Molecular Dynamics Study for a Novel AFM Application

Dimitrios Argyris and Alberto Striolo. School of Chemical Biological and Materials Engineering, The University of Oklahoma, Norman, OK 73019

Water at interfaces has generated, and continues to generate, significant research interest especially at nanoscale dimensions where unexpected physical phenomena may appear. The study of interfacial water has potential impact in many different fields ranging from geology, nanotribology, microfluidics, lab-on-a-chip and molecular engineering. Experimental studies have elucidated several features about structural and dynamic properties of water in contact with various hydrophobic and hydrophilic systems. In this study we employed molecular dynamic simulations in the canonical ensemble to study the effects of a capped carbon nanotube (CNT) at the solid-water interfacial region. Different types of carbon nanotubes were used to mimic an AFM tip in contact with the surface and study the perturbation in the structure and dynamics of interfacial water. The water-water interactions were modeled using the SPC/E model, the solid substrates (graphite and SiO2) were treated as rigid and the CNT was modeled with a Tersoff potential. Density profiles, surface density distributions, radial distribution functions, and diffusion coefficients of water were calculated in addition to the forces acting on the CNT to study the effect of the AFM at the interfacial region. This study has the potential to aid developing a novel AFM-based instrument to sample water density profiles at solid-liquid interfaces.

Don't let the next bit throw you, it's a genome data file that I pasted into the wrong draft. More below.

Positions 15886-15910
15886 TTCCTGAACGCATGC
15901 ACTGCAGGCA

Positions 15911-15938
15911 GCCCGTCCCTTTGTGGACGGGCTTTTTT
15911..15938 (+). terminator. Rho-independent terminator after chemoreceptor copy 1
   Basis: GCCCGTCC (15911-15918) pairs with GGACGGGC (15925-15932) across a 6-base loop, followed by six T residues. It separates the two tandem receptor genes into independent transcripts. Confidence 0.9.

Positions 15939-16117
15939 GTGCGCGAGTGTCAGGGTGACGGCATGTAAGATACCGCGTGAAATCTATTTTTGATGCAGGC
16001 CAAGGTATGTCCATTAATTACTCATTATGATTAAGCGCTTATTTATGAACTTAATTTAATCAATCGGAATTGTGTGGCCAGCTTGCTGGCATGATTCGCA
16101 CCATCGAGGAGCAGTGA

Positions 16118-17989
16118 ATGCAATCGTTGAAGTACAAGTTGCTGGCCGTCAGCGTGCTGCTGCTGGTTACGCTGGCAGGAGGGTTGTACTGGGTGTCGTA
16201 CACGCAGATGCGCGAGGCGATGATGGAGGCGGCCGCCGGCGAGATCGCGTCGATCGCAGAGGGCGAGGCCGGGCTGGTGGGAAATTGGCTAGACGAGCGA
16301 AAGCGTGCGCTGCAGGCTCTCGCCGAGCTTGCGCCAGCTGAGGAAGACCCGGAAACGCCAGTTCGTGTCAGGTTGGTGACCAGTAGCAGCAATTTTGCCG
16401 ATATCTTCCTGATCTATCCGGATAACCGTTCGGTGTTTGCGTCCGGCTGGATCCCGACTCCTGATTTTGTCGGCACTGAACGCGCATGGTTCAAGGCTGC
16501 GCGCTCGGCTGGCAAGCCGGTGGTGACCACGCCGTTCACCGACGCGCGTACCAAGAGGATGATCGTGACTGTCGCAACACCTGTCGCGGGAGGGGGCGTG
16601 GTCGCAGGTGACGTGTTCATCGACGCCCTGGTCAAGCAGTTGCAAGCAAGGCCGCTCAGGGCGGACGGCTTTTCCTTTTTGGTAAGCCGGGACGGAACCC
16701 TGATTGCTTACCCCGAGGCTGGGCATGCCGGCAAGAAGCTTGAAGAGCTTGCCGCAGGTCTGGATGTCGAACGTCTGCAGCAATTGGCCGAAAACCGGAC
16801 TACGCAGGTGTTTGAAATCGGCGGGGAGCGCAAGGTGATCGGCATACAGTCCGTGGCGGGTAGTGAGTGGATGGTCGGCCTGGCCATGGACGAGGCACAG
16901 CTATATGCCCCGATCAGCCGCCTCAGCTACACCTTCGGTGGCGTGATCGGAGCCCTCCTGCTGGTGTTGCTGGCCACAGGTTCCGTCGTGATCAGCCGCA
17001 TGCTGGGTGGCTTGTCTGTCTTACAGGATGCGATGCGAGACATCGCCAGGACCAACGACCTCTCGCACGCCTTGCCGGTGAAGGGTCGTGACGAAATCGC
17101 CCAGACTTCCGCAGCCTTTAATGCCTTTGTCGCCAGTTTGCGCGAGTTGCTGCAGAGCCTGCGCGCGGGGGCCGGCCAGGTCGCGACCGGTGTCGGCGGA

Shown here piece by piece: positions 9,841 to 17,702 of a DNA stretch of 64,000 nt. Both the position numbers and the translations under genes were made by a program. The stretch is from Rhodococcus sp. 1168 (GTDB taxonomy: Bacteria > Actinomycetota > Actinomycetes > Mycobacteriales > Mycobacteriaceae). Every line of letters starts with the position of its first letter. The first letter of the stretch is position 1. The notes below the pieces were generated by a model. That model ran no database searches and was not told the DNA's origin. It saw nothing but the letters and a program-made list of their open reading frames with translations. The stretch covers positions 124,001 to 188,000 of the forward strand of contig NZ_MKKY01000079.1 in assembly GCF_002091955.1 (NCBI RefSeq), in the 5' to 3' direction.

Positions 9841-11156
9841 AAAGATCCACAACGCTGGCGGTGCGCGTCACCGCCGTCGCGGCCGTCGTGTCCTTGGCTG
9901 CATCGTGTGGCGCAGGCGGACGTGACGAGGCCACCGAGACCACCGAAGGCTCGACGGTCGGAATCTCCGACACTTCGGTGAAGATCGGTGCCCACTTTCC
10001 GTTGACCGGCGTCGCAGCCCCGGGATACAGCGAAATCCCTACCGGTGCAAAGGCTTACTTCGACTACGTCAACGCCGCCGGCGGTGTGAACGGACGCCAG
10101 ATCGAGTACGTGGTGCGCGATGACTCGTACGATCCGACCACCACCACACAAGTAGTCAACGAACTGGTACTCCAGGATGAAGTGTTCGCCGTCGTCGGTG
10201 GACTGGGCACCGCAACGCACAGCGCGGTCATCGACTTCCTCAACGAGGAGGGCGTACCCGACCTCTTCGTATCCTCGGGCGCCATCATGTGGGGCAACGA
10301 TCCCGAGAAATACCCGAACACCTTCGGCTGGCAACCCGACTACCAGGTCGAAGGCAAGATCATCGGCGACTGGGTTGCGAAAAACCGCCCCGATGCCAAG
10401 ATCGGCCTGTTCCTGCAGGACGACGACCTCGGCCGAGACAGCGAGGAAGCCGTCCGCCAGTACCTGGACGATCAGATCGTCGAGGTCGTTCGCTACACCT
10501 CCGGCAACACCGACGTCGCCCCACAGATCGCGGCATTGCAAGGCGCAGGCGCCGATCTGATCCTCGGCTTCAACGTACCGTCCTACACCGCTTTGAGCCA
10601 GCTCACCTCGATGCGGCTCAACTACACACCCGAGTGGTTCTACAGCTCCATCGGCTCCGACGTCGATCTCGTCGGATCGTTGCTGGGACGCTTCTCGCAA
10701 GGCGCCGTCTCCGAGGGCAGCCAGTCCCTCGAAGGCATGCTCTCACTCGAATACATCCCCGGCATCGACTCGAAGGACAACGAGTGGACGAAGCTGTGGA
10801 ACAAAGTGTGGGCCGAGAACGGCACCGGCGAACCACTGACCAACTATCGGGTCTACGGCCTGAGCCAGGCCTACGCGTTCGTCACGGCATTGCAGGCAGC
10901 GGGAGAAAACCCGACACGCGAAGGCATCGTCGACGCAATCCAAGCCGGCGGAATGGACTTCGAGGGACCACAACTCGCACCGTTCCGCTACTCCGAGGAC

Web Page: hotohke.ou.edu/~astriolo/Home2007.htm